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Alexandria Core

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Published on: 09 Nov 2016 by alexandriacore

Coalition Against Insurance Fraud - Lemonade: smart business or soft fraud target

Crooks likely to probe the P2P insurer with bogus claims

This is a blog about a blog. It’s also a predictor of things to come.

The new insurer Lemonade thinks it has a winning formula. Get rid of agents and most other personnel. Just digitize policy sales and claims. It’s part of the bigger trend of peer-to-peer firms rapidly sprouting in various consumer sectors.

Dennis Jay wrote about Lemonade last week. I’m so fascinated by the upstart startup’s P2P business model that I had to weigh in with my two cents worth.

Lemonade thinks its formula will lower fraud, blogs board member Peter Diamandis.

Policyholders can have underwriting profits donated to nonprofits they choose. Insurance becomes “a social good, rather than a necessary evil.”

People are less likely to try and bilk Lemonade, Diamandis contends. Why would they defraud the insurer and thus reduce the charity donations?

Many policyholders likely will be kind-hearted, as I see it. They’ll keep applications, renewals and claims sparkling clean for the good of the cause.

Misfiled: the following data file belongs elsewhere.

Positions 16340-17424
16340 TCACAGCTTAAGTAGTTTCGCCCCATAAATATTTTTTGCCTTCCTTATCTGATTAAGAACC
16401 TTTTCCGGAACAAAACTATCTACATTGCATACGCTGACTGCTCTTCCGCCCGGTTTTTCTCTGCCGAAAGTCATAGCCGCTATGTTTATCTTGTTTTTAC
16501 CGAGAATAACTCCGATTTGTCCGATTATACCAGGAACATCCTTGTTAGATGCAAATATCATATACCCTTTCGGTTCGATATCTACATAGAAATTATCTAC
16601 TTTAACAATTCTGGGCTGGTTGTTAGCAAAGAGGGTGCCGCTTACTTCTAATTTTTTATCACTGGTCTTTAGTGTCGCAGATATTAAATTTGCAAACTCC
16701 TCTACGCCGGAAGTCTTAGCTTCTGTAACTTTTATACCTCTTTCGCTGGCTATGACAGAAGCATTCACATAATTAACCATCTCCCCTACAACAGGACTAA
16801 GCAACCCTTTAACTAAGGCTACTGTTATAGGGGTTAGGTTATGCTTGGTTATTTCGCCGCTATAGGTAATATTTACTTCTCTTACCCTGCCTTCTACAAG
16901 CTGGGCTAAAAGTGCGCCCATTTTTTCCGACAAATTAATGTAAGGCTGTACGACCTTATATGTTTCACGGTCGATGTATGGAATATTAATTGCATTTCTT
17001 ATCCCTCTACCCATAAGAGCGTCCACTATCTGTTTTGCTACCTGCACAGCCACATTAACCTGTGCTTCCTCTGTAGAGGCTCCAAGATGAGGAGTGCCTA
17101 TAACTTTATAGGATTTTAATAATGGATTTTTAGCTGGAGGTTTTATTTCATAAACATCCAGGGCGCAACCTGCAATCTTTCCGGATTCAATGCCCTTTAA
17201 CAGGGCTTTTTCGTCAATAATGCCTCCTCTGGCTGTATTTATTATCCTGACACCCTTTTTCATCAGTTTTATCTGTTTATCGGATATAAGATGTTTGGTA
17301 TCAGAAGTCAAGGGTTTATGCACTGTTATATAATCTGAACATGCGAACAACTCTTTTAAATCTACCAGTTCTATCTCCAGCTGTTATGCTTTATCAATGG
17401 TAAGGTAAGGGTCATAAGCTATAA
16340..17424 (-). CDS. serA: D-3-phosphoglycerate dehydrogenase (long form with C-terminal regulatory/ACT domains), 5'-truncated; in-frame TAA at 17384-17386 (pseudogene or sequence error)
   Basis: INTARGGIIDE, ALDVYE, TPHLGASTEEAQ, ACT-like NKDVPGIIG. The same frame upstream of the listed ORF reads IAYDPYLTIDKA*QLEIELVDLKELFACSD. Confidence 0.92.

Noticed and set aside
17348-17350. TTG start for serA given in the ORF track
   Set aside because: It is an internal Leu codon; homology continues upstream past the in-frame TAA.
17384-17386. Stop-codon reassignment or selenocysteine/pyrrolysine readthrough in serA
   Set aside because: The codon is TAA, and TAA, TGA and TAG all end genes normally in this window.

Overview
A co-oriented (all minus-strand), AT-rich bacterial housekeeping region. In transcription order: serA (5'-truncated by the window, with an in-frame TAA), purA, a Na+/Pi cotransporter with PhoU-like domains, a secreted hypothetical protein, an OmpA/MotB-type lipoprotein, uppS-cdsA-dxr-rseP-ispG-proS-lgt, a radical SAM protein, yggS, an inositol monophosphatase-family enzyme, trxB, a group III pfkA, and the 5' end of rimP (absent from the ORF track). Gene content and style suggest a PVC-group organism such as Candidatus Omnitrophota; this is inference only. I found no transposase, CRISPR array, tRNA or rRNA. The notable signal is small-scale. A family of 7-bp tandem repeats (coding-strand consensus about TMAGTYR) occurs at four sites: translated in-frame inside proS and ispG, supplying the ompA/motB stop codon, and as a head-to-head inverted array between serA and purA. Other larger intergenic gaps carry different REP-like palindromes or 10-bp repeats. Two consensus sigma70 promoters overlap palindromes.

Two other classes of insured’s may be less charitable. First are the desperate ones. They’re average, everyday people whose finances are sagging. Maybe their home or SUV is near foreclosure, their bank account nearing empty.

They’ll worry more about saving their own skins than what money Lemonade sends to charity. If they can rifle Lemonade to bail themselves out with false claims, their adrenalin-addled brains will impel them to pounce. They could, for instance, trash their car and claim it was stolen or wrecked in a hit-and-run.

Then there’s another class: the greedy.

Some of the greedy are everyday people. They’re not desperate. Many are just opportunists. Maybe they just want to trade up to a bigger diamond engagement ring, and tell Lemonade that, sorrow of sorrows, it slipped off the wife’s finger at the beach. Or double the cost of a sound system lost in a home fire.

Organized rings are another kind of greedy, often led by dangerous sociopaths. Fraud is their business, a science. They’ll study Lemonade and probe for weaknesses in the application and claims system. Just like many crime rings test brick-and-mortar insurers when plotting staged crashes with mass injury claims.

Professional and amateur criminals look for weaklings to exploit, just like wolf packs stalking elk herds. My bet is they’ll try to infiltrate Lemonade to see how much juice is for the taking.

Lemonade’s elysian P2P concept will appeal to tech-savvy millennials — and provide another choice in the marketplace. Maybe Lemonade will inspire traditional insurers to tighten their own operations if they lose large numbers of customers to its community-minded model.

Meanwhile, this trusting P2P business model likely will be tested to the max on the mean streets. Here’s hoping Lemonade’s leadership grasp this truth, and develops new innovative firewalls to protect the company from some very smart street criminals.

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